My formative years have occurred during what’s dubbed the “post-9/11” era. Since then, the world has made significant social, technological, and legislative strides that I had no part in shaping. It was not until 2006, as a freshman in college, that I was first able to vote. By this point, five years after 9/11, I already had the preconceived notion that it was possible for the government to monitor its citizens. After all, the Patriot Act was sold as a utilitarian proposal that required a submission of privacy for the “greater good” of national security and the global war on terrorism. So last year, when Edward Snowden revealed the government’s mass collection of data on its citizens, it struck me as a clarification of the inevitable, and obvious. But as a millennial, my understanding of the ramifications of this massive data collection has been rudimentary at best. In Citizenfour, Laura Poitras not only captures Snowden detailing the method in which the government invades our privacy, but also captures those same methods in action.
If the film and Edward Snowden seem a little ridiculous from the start, it’s done so for effect. Images of texts and encrypted email exchanges between Poitras and Snowden ornate the beginning of the picture, where their eventual meeting is setup with precise detail and stipulations. The picture’s centerpiece is an interview between Snowden, Poitras, and American journalist Glenn Greenwald in a meager Hong Kong hotel room, with a waft of paranoia seeping into everyone’s actions. Snowden disconnects the hotel’s telephone as they begin the interview, emphasizing that the telephone could be bugged. When the hotel’s fire alarm goes off, it comes across as a coincidence - to Snowden, he interprets this as a potential breach in security. Everyone’s a little on edge as Snowden provides insider information on NSA data collection to Greenwald as Poitras captures footage. The anxiety of divulging this information slowly fills the hotel room until it can be contained no longer, where it eventually escapes the screen and envelops the viewer. Citizenfour begins as an exercise in questionable paranoia until it becomes paranoia-realized.
It’s after Greenwald goes to his media outlets and when Snowden outs himself as a whistleblower that the film successfully becomes everything that it’s spent time discussing. The mundane confines of the film’s Hong Kong hotel room seem comfy when faced with the strenuous efforts of evading authorities as Snowden, Poitras, and Greenwald go their separate ways. Compounded by Nine Inch Nails samplings, Citizenfour follows the eerie path of a public becoming aware of the prevailing governmental force and a government attempting to absolve themselves of any ill will. It’s seeing Snowden’s rhetoric come to fruition that’s most tantalizing and terrifying; all three are under immense scrutiny. Greenwald, who has fled to Brazil, notes that a subpoena would be a best case scenario if he were to return to the United States - death is a prevailing threat that intensifies as the picture progresses.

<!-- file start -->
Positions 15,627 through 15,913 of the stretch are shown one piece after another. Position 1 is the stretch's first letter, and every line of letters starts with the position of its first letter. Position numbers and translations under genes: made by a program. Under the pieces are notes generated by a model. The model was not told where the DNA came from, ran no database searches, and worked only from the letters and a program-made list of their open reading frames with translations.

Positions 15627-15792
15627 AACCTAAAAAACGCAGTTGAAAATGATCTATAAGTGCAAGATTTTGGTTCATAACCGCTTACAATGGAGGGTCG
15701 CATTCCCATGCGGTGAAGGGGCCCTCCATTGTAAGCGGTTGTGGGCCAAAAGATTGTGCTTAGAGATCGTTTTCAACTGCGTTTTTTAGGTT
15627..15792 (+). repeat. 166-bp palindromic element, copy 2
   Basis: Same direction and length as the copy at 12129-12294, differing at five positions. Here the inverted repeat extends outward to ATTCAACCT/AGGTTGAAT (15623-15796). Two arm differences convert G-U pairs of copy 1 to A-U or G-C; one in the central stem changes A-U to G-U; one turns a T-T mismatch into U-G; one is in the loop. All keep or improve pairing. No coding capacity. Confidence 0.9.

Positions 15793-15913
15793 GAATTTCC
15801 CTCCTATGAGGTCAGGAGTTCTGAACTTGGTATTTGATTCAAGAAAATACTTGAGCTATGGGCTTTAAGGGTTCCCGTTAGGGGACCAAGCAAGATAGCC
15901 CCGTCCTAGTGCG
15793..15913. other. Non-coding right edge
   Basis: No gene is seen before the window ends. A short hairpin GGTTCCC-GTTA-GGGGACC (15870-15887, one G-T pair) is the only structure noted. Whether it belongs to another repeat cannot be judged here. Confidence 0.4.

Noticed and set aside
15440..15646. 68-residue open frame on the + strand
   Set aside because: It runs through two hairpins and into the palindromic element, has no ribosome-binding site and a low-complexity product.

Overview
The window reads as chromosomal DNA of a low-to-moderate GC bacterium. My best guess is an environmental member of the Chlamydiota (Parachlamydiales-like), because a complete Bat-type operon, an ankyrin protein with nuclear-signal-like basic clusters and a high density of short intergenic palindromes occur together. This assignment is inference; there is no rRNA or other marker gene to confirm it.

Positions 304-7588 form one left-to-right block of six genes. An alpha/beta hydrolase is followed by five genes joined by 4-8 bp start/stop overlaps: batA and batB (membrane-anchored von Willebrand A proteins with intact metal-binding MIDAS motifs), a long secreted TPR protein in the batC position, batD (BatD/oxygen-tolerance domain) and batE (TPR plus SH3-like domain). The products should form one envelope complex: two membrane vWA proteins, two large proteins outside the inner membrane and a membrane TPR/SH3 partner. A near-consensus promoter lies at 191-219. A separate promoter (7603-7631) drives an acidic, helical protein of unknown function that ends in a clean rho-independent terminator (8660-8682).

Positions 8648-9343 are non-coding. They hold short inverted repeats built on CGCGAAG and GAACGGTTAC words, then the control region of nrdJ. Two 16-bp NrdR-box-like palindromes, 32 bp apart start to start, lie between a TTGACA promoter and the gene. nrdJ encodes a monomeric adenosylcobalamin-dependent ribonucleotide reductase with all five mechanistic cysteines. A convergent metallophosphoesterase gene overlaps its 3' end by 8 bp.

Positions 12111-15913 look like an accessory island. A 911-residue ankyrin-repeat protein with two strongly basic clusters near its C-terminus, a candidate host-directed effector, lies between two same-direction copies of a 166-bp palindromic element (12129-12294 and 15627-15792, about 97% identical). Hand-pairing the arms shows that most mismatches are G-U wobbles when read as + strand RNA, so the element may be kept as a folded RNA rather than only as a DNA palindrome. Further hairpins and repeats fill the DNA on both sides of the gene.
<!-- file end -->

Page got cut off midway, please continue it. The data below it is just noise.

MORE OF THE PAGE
There’s an interesting and somewhat questionable absence of a political polemic to Citizenfour. The film’s design trades in spy-thriller sensibilities, with Poitras editing in a cold and exacting fashion akin to the film’s producer, Steven Soderbergh. Like many, Snowden expresses disappointment with Barack Obama’s administration, particularly in its perpetuation and expansion of many of George W. Bush’s policies - though fails to acknowledge the inflated hopes of grandeur that came with his election. Only one image of Obama makes the cut, with the president dismissing claims that Snowden is a patriot. Which calls to question Snowden’s actions. I’m grateful that he exposed the inner workings of a system that was far broader in reach than anyone anticipated, but there’s certainly an air of pomp to his rationalization of coming out as the whistleblower. The feeling that he parlayed his position of privilege as a NSA systems contractor to celebrity can’t be completely shaken for the first half of the picture, or at least until seeing the mechanics of government agency in action.
It’s not often that a documentary actually documents a culturally and historically affecting event but Citizenfour does so with an economic modesty that’s refreshing. History was made in that tiny Hong Kong hotel room but to what end? Exposure leads to discussion, but we still lack the fundamental legislation to see anything done about this massive invasion of privacy. The film ends on a note of anticipatory fear. Snowden and Greenwald converse through scribbled notes, with Poitras capturing the exchange. What’s written on these notes is unseen to the audience. Greenwald hands a note to Snowden, with Snowden’s eyes nearly escaping his skull saying “that’s fucking ridiculous”. If Citizenfour persuades you of anything, it’s that indeed, this invasion of privacy is fucking ridiculous.